Pope Francis, leader of the world’s nearly 1.1 billion Catholics, enjoys broad support across much of the globe. A median of 60% across 43 nations have a favorable view of the pontiff.
The pervasive conflicts that have gripped the Middle East over recent years have also taken a serious toll on the outlook of people across the region.
Since we began polling the Turkish people in 2002, never have more than three-in-ten held a favorable view of the U.S.
Publics in emerging nations now rival those in advanced economies in their self-reported well-being.
Tunisian support for democracy has declined steeply since the early days of the Arab Spring. Just 48% of Tunisians now say democracy is preferable to other kinds of government, down from 63% in 2012.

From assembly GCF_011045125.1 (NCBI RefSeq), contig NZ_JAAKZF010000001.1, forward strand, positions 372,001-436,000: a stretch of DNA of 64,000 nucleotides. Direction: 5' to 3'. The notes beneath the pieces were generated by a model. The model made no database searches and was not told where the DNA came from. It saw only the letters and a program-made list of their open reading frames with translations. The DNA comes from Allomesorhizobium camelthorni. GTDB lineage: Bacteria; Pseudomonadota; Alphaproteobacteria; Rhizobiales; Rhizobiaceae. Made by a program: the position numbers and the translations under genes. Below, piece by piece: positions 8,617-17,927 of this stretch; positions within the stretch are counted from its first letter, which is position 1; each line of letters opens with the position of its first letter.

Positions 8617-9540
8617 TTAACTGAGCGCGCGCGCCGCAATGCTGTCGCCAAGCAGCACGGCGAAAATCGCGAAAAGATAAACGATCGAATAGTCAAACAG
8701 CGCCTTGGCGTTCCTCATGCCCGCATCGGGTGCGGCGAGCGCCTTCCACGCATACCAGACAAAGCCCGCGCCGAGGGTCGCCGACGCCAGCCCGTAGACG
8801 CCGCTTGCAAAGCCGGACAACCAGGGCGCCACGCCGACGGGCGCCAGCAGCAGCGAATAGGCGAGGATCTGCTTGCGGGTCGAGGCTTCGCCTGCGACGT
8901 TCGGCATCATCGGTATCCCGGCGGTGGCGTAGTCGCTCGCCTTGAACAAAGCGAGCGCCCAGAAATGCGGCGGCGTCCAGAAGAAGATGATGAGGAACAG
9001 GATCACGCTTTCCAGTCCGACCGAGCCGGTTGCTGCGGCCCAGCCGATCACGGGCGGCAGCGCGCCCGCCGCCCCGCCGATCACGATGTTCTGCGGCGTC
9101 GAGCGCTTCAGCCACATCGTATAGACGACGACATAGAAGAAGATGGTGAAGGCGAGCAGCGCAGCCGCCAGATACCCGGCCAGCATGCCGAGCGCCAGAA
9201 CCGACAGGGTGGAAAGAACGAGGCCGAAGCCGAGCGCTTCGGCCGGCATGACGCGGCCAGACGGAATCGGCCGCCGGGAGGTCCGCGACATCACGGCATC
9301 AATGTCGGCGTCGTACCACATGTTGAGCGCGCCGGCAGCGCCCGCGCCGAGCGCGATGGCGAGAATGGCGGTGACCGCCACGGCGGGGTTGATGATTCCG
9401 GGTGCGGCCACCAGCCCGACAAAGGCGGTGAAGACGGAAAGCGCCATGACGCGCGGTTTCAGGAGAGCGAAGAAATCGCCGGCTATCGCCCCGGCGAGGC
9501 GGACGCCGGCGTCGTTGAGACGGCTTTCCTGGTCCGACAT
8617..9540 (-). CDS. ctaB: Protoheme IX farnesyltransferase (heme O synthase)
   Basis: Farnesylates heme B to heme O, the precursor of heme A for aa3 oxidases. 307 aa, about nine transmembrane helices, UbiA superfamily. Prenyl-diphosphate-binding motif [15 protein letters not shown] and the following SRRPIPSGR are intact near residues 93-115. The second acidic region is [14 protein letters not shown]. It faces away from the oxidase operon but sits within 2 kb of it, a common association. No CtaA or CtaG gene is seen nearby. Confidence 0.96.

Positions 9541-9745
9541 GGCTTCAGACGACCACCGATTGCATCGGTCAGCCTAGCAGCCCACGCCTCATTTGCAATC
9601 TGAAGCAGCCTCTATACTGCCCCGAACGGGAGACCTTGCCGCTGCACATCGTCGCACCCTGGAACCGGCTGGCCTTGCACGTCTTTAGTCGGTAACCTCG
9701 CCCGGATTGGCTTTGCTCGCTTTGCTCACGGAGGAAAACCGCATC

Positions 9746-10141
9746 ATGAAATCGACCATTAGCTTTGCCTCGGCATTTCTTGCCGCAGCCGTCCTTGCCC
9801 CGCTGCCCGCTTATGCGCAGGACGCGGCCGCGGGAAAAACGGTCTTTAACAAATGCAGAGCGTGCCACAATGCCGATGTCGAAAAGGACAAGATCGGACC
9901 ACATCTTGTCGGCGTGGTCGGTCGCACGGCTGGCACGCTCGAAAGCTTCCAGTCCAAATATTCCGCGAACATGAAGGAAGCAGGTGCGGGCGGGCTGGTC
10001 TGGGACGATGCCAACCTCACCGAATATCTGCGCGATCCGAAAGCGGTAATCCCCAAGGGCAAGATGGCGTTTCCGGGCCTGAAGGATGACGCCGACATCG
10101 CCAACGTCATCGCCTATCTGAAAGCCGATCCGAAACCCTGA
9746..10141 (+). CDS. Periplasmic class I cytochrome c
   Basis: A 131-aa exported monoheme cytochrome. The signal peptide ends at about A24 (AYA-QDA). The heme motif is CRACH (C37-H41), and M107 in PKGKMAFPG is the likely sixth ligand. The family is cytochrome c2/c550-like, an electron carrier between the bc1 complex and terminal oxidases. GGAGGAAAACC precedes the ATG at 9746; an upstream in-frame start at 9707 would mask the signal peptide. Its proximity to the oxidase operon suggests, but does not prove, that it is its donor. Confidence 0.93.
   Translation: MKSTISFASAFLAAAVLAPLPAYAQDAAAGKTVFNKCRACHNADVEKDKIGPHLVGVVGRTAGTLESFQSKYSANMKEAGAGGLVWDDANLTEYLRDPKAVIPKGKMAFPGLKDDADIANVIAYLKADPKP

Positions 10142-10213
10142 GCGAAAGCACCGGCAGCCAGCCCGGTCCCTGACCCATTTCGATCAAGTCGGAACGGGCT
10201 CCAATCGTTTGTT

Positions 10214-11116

Most Pakistanis remain unhappy with the country’s direction, but the public mood is more positive than it has been in recent years. The share saying the economy is in good shape has doubled since last year, and nearly two-thirds view Prime Minister Nawaz Sharif favorably.
While the Kurds are a crucial part of Iraq’s political makeup, they are an ethnic group, not a distinct religious sect within Islam.
Amid continued unrest in the region, support for Erdogan has dropped significantly in four of the seven Middle Eastern nations surveyed since last year.
Turks are almost evenly split between those who are happy with Prime Minister Erdogan’s leadership and the state of the nation, and those who believe his government is leading the country down the wrong path.
Concern about Islamic extremism is high among countries with substantial Muslim populations. Lebanese, Tunisians, Egyptians, Jordanians and Turks are all more worried about the extremist threat than they were a year ago.